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[292] take her place side by side with man in politics, as she does in society, and then the Church will say, “Did n't I tell you so? There is neither male nor female in Christ.” Then we shall say: “Yes, you did; but when it was vulgar and unpopular and isolated to apply it, you were not there.” And beyond that lies the darkened chamber of labor that only rises to toil and lies down to rest. It is lifted by no hope, mellowed by no comfort; looks into gardens it created, and up to wealth which it has garnered, and has no pleasure thence; looks down into its cradle,--there is no hope: and Stuart Mill says to the Church, “Come and claim for labor its great share in civilization and its products;” the bench of bishops says, “Let us have a charity-school;” Episcopacy says, “We will print a primer;” the dissenting interest says, “We will have cheap soup-houses;” Lord Shaftesbury says, “We will have may-day pastimes;” and gaunt labor says, “I don't ask pity, I ask for justice. In the name of the Christian brotherhood I ask for justice.” And the Church quietly hides itself behind its prayer-book, and the great vital force underneath bears us onward, till by and by through the ballot, by the power of selfish interest, by the combination of necessity, labor will clutch its rights, and the Church will say, “So I did it!”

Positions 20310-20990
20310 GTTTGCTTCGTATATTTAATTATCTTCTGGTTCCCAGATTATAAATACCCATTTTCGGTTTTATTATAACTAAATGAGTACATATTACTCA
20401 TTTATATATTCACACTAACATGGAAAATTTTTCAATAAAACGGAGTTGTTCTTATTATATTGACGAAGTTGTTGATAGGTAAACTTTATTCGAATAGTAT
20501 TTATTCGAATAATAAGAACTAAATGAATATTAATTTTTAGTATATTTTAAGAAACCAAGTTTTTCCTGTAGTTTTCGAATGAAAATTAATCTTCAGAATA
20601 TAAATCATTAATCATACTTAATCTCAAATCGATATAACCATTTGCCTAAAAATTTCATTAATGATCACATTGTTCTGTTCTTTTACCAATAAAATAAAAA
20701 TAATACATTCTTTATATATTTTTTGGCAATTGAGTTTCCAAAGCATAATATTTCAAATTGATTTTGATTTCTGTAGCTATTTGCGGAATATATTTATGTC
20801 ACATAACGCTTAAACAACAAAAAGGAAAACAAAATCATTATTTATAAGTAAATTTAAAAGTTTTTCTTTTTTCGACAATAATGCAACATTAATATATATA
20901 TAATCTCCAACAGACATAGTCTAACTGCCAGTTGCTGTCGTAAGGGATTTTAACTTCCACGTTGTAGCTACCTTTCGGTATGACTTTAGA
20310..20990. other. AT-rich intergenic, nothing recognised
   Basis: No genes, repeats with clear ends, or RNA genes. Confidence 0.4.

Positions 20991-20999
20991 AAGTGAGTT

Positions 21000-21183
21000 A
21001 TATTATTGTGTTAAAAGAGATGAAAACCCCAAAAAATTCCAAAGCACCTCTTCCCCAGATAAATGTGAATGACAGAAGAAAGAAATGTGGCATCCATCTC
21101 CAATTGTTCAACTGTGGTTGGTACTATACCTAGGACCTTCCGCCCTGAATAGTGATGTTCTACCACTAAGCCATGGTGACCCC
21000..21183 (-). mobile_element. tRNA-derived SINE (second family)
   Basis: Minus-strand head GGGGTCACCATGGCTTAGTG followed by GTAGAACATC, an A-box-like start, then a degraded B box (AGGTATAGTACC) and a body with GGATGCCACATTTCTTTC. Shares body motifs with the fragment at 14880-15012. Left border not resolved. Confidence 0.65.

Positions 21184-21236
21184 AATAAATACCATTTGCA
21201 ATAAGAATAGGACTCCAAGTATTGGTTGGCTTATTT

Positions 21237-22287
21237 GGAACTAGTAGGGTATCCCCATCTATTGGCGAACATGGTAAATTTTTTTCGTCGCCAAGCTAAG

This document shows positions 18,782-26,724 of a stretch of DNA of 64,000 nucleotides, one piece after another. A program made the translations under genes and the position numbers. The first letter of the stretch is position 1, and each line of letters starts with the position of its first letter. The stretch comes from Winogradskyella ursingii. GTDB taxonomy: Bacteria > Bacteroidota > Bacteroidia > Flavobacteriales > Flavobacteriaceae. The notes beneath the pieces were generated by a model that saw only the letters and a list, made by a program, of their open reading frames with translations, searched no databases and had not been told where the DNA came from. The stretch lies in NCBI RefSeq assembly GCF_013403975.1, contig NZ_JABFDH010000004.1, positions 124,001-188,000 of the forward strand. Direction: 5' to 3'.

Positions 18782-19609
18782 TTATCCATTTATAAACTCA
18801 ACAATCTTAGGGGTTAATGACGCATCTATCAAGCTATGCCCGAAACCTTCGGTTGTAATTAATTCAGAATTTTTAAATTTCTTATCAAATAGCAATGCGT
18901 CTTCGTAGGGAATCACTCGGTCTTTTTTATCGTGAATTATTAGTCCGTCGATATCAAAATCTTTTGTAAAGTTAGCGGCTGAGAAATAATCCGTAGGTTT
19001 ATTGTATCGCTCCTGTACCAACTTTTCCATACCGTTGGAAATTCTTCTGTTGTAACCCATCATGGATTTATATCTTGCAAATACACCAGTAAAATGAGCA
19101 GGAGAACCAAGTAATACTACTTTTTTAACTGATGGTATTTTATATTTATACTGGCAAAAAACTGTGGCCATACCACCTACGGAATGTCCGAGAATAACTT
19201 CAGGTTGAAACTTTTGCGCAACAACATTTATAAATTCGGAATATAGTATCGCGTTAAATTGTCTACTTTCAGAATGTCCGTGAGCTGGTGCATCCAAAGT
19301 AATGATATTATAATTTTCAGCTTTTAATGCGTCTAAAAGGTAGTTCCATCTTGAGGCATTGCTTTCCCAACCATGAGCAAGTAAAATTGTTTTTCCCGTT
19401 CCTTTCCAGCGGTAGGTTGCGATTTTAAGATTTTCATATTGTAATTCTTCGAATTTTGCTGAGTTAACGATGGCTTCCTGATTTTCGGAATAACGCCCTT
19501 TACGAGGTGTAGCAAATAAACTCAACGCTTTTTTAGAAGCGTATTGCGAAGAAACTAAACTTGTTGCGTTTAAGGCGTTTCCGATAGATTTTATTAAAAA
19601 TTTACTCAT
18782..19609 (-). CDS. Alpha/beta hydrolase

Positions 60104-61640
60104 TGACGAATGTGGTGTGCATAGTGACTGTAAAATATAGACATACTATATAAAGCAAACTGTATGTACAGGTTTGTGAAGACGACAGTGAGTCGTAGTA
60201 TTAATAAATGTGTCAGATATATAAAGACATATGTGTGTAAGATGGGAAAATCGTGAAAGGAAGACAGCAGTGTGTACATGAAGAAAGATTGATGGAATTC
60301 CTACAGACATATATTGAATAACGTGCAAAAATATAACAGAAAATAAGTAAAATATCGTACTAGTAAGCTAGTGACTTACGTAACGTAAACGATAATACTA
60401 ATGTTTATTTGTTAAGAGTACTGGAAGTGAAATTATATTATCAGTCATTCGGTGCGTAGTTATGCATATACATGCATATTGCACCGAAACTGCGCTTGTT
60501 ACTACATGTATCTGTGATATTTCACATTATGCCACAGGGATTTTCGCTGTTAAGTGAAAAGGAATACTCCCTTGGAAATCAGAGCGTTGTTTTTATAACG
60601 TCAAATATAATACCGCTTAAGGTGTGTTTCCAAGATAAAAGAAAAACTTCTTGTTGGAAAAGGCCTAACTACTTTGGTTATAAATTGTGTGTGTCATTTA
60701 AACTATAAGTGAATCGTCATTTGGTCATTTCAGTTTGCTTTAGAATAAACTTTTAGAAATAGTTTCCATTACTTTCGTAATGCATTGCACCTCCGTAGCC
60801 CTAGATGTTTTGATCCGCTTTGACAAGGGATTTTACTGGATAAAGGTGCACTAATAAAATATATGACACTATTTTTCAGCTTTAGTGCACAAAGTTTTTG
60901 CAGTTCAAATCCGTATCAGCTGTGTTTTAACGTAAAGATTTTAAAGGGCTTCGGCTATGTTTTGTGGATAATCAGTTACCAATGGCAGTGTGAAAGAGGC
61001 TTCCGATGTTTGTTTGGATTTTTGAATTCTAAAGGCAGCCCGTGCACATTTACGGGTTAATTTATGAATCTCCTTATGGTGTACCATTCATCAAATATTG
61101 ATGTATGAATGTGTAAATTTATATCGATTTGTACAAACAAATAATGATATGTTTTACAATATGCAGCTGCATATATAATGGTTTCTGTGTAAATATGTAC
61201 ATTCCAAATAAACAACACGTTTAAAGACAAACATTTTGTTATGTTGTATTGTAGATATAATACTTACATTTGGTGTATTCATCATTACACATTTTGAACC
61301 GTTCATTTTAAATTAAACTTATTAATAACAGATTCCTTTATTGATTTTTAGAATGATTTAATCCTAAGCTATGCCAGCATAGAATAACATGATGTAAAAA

You have no right to luxuriate. If you are Christian men, you should sell your sword and garments, go into your neighbor's house and start a public opinion, and rouse and educate the masses. One soul with an idea outweighs ninety-nine men moved only by interests. Though there are powerful obstacles in our pathway, they will be permeated by the idea we advocate, as was Caesar's palace by the weeds nurtured by an Italian summer. It was supposed that nothing less than an earthquake that would shake the seven hills could disturb

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